•Encore Post-Opening – If the build-up and opening of the casino was a major story of the year, a close second was the casino after its opening. While many – for years – predicted monstrous traffic jams daily at all hours caused by the casino, that just never appeared. After hundreds of hours of preparing for the worst, the worst never came. Still, traffic is very light at the resort in most hours – aside from a few busy periods. It was the surprise of all surprises for most. That surprise was followed up by the soft performance of the resort’s restaurants, hotel and retail offerings – which were expected to set a new standard for performance and quality in Greater Boston. While the casino portion of the resort has performed ahead of many other casinos around the United States, the hotel and restaurants – in particular – still seem to struggle to attract guests consistently. A new, surprise change in the leadership team last fall came without great notice, putting out long-time President Bob DeSalvio. That change is still unfolding, and it’s clear the resort is still testing the waters on how to brand and become Boston’s resort of choice. On the plus side, though, Encore quickly became a destination for boxing events, unique celebrity concerts and world-class nightclub DJs – such as Shaquille O’Neal, who highlighted the opening of the Memoire Nightclub on the property.

•Navy Yard Activation – The summer months brought new “activation” plans for the Navy Yard. A once-controversial “beer garden” ends up being a hit locally and regionally as The Anchor Event Space at the fountain in Shipyard Park. However, a proposal for a Tall Ship Restaurant fizzles out for the owners of Pier 6 Restaurant group after a great deal of discussion and controversy. Another plan to have kayak and canoe rentals also doesn’t get steam due to infrastructure costs of the docking.

•No rally here – A strange and upsetting ‘Revolution’ rally by the Patriot Front in and around the Bunker Hill Monument disturbs residents and National Parks officials over the July 4th holiday weekend. The rally looked to be simply for film, as those marching in under the cloak of darkness appeared to be making a film, and fled quickly when confronted by real patriotic Townies.

In one of the strangest moments of 2019, a member of Super Happy Fun America- which organized a Labor Day weekend Straight Pride Parade in Copley Square – faces off with an agitator who opposed them during a press conference on the grounds of the Bunker Hill Monument on Thursday evening, Aug. 29, while being supervised by Santa Claus. It was a moment. The biggest question from all: Why was Santa there? That mystery was never answered and will carry on into 2020.

•Kup and Cup – The Kitchen Kup got even more exciting in the first weekend of August when it came face-to-face with the real Stanley Cup in New Hampshire courtesy of former Kitchen Kup player – who won the Cup with the St. Louis Blues in 2019 – Zach Sanford. Kup Founder Joe Brennand said it was the first time the two Kups had met and it was a fantastic moment. In Kup action, Charlestown’s Brendan Collier had a dynamite team and rolled through the tournament easily, but then hit a brick wall in the championships, losing twice to the veteran Russo Team of Medford. Sanford had played with the Russo Team in the Kup some years ago, and welcomed his old teammates for the chance meeting.

•New Eliot School – The Eliot Innovation School in the North End, with about one-third of the students being from Charlestown, unveils a brand new building on Commercial Street for the start of the school year. The building was formerly a luxury furniture store, but has been built into a marvelous learning space with natural light, modern classrooms and the best technology.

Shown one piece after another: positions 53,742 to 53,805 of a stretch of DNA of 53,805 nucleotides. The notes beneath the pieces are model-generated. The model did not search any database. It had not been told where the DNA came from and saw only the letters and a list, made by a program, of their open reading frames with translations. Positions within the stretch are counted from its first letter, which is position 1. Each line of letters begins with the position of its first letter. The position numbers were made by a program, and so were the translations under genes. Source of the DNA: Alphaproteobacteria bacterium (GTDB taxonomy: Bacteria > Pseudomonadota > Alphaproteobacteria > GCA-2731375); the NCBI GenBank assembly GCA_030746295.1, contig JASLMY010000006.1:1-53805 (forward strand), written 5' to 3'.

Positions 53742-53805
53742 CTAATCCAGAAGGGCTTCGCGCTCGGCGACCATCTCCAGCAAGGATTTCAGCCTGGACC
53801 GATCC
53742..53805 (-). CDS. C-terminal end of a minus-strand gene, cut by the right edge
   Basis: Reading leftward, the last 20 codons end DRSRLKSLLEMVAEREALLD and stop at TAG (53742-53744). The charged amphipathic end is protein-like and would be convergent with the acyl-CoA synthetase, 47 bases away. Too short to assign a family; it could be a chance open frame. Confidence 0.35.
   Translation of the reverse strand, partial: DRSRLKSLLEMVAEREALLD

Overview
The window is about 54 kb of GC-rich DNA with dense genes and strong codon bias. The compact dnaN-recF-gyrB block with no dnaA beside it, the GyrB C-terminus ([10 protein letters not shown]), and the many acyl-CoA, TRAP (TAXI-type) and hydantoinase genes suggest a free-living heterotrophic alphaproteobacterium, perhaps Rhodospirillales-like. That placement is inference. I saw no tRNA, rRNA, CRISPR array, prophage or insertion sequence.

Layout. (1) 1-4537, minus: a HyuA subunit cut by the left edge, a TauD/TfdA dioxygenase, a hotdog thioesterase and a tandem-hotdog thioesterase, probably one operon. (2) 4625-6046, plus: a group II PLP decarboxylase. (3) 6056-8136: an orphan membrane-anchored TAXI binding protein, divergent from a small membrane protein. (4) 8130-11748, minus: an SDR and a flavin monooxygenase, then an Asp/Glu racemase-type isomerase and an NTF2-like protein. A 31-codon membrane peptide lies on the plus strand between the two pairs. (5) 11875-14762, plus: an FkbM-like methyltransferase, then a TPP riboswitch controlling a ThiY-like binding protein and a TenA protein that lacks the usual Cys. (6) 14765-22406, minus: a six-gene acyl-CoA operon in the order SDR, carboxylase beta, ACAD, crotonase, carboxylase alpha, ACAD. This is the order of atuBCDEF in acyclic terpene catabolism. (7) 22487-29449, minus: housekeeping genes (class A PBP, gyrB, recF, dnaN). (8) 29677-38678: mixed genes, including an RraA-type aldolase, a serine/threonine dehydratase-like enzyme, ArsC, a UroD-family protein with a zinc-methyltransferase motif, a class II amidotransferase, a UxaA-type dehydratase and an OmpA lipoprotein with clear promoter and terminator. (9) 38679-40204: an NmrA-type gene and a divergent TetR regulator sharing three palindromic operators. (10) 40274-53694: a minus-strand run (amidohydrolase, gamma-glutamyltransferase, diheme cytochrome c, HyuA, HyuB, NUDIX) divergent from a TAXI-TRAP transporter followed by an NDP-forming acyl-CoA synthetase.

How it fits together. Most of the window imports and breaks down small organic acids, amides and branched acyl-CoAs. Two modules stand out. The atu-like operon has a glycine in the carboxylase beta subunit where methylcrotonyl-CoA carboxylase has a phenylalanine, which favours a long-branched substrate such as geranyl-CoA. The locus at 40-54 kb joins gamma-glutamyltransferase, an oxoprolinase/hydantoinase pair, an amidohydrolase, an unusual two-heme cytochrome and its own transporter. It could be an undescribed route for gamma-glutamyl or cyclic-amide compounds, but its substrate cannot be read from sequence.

•Safe Injection – The Charlestown MGH Health Center presents a mock-up safe injection site at its High Street facility in October. The mock-up included a panel where many recovery professionals stated it might be a good idea for those struggling with opioids.

•Flaherty tops Town ticket – The City Election reveals an easy victory for Councilor Lydia Edwards, who is unopposed. However, the at-large race is too close to call for the final seat, with Alejandra St. Guillen and Julia Mejia within 10 votes at the end of the night. In a recount later in December, Mejia is revealed to have won by one vote. Neither candidate scored well in the Charlestown vote, with Councilor Michael Flaherty topping the ticket in the Town.

•Kent Wins – The Harvard-Kent School wins the 2019 EdVestor prize in a competitive process with several other improving, and high-achieving, elementary schools in Boston. They were awarded the School on the Move Prize in a ceremony on Oct. 31.

•The Peace Park Saga – The Peace Park on Lowney Way made big news this year as it was alleged that the park was desecrated by some neighbors. The Park was dedicated in 2017 as a tribute to those lost to violence or overdose over the years. However, over the summer, organizers of the Park – the Turn It Around youth group – found that many of the features had been removed. Police identified a suspect, and she was charged with one count in late November. The woman is to be arraigned in West Roxbury District Court on the charge. Her attorney denied his client was responsible.

•Townie Santa Returns – This year, on Christmas, the giving spirit was alive in the Town with the Warren Tavern’s Toys for Tots program and the Kennedy Center Christmas distribution party being very successful. However, the Bunker Hill Associates and many partners revived the long-dormant Townie Santa effort – holding a holiday luncheon for senior citizens and veterans, and distributing hot meals to the elderly and veterans on Dec. 22. Organizers said it was a great first step, and they plan to be back next year in a bigger and better effort.